The burden of functional limitations (restrictions in basic physical actions) and disability (problems with daily activities and life participation) may be more common in middle-aged US adults than previously recognized. However, studies of middle-age populations have not typically included functional assessments. The Coronary Artery Risk Development in Young Adults (CARDIA) study provides a unique opportunity to study functional status in a diverse, aging cohort. The Year 35 in-person exam is scheduled for 2020 and 2021, at which time, participants will be 53 to 65 years old. We propose a CARDIA ancillary study to obtain measures of function by self-report and physical performance to be paired with the existing data collected from early adulthood through middle age to address the following aims: 1. To quantify the burden of functional limitations and disability in middle age and assess the degree to which this can be attributed to the accumulation of chronic conditions, 2. To assess domains of functional limitations and disability captured by physical performance versus self-report, 3. To identify health-related risk factors in early adulthood for functional limitations and disability in middle-age, 4. To identify health-related, socioeconomic, and psychosocial factors that contribute to between- and within- race differences in functional limitations and disability among middle-aged adults. We will add measures of physical performance (fast and usual gait speed, single leg balance, timed chair stands, 6-minute walk test, and grip strength) to the CARDIA Year 35 exam (projected N=3,270; 1,563 black, 1,707 white). Also, self- reported functional limitations (Patient-Reported Outcomes Measurement Information System [PROMIS] Physical Function Short Form 20a) and disability measures (basic and instrumental activities of daily living) will be added to the Year 35 exam and annual telephone calls (1 call prior to and 2 after the Year 35 exam). As studies of younger populations have not often included functional assessments, the conceptualization, measurement approaches, risk factors, and implications of functional limitations and disability are poorly understood. Filling this knowledge gap by adding appropriate functional measures to an ongoing population based cohort, that represents the next wave of aging black and white adults will lead to new approaches to prevent functional decline and improve population health.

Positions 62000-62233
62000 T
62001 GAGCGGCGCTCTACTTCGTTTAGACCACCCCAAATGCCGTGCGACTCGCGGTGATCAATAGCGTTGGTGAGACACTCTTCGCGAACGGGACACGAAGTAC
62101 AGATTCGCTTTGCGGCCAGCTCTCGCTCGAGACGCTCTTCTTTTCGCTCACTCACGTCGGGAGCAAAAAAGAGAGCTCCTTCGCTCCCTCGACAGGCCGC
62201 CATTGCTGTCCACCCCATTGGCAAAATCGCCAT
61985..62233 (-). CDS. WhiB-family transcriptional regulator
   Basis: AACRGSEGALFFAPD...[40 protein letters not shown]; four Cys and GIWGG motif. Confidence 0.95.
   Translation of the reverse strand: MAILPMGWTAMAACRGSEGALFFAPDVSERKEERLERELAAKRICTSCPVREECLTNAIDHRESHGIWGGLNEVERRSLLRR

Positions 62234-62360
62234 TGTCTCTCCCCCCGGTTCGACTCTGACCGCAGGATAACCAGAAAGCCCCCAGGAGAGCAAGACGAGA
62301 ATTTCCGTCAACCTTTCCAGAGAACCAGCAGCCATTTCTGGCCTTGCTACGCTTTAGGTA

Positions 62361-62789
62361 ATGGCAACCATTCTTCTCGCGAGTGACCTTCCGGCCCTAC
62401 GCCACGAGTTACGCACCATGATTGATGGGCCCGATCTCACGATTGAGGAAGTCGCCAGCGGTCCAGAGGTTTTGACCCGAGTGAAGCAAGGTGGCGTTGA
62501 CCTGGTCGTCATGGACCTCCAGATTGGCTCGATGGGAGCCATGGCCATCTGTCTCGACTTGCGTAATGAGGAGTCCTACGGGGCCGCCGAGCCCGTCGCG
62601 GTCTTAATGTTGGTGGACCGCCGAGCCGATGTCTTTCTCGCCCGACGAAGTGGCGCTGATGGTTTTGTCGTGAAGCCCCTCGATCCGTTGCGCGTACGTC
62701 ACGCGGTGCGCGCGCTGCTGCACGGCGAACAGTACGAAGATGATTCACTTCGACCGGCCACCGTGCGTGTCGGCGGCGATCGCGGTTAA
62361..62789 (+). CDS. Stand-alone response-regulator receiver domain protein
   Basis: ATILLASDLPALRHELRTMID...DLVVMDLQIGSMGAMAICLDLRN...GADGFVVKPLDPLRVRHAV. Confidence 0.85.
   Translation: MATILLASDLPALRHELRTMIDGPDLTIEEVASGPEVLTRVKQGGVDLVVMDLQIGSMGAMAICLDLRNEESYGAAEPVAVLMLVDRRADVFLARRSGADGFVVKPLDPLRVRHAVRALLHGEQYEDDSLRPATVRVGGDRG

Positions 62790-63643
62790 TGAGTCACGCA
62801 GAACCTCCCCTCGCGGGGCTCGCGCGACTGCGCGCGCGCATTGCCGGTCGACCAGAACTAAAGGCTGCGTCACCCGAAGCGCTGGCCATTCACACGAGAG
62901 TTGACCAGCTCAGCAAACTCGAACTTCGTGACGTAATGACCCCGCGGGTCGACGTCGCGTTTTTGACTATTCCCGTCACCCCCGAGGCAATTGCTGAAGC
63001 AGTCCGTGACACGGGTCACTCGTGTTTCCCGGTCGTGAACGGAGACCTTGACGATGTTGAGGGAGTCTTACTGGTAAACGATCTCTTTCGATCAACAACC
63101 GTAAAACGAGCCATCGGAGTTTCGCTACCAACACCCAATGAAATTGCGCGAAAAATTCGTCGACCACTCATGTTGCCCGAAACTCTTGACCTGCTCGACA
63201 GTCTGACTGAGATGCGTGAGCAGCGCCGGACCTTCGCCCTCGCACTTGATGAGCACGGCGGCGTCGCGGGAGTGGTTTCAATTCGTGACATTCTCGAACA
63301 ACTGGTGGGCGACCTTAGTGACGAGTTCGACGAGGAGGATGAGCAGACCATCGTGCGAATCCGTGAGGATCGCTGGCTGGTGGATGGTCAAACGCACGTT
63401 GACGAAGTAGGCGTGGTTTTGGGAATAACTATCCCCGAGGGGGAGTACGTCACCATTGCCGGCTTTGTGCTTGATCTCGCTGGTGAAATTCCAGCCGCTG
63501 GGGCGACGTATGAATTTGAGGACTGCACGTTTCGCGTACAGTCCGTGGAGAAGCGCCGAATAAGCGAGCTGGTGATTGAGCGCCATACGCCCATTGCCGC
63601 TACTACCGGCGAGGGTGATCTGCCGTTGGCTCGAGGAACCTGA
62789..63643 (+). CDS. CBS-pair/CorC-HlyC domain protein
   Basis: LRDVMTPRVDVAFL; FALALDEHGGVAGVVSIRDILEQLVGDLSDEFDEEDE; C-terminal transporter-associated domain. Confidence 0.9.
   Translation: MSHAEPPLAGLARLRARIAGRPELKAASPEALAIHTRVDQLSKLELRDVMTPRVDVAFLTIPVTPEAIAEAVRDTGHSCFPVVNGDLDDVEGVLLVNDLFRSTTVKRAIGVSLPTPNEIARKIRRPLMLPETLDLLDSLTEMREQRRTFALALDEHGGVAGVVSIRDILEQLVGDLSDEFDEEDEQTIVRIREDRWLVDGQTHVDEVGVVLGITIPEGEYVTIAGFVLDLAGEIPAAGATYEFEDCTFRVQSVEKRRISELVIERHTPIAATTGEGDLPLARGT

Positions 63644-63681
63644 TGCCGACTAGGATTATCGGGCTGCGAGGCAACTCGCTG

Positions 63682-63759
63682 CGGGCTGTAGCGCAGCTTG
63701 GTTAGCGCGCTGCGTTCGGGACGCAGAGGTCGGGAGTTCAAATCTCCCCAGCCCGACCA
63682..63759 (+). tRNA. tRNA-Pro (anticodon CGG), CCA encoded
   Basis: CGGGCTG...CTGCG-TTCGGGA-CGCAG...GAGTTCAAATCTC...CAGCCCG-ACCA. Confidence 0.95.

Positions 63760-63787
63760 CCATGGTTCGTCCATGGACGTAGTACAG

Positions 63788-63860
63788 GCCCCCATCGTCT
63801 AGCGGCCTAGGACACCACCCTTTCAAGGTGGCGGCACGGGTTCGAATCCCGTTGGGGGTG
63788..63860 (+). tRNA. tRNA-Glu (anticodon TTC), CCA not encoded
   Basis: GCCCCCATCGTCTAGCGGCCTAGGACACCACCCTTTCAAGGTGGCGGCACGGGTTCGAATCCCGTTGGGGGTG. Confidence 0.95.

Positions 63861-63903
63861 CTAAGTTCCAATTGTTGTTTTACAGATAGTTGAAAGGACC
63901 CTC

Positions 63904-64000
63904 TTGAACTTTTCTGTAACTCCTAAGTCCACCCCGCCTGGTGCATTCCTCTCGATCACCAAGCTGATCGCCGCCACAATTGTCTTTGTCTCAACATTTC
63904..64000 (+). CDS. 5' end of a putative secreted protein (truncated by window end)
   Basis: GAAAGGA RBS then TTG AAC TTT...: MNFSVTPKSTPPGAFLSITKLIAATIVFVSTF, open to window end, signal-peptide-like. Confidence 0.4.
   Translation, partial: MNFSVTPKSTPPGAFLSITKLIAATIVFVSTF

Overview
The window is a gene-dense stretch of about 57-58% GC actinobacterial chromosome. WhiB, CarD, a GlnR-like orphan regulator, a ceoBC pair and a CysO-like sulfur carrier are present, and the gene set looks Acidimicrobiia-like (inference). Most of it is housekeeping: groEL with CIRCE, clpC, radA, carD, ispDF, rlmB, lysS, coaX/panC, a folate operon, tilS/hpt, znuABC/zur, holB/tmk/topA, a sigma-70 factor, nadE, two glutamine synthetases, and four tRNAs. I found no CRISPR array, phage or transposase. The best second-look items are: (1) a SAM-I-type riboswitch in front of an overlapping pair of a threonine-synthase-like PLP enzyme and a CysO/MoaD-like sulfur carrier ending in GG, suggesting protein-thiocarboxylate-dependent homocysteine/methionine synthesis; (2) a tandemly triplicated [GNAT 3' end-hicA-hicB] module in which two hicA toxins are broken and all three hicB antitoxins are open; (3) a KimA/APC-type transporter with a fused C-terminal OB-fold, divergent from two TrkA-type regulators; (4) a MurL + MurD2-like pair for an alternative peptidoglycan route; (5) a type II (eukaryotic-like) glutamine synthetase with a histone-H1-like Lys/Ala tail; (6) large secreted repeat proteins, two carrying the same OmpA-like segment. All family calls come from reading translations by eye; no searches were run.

(Public Health Relevance) Ignoring functional limitations and disability in middle-age adults may neglect an important window of opportunity to intervene and minimize the long-term costs associated with functional decline. However, studies of middle-age populations rarely include functional assessments. The proposed study is designed to add measures of function and physical performance to the Coronary Artery Risk Development in Young Adults (CARDIA) study in order to identify the burden, measurement issues, risk factors, and racial differences in functional limitations and disability in a middle-age population.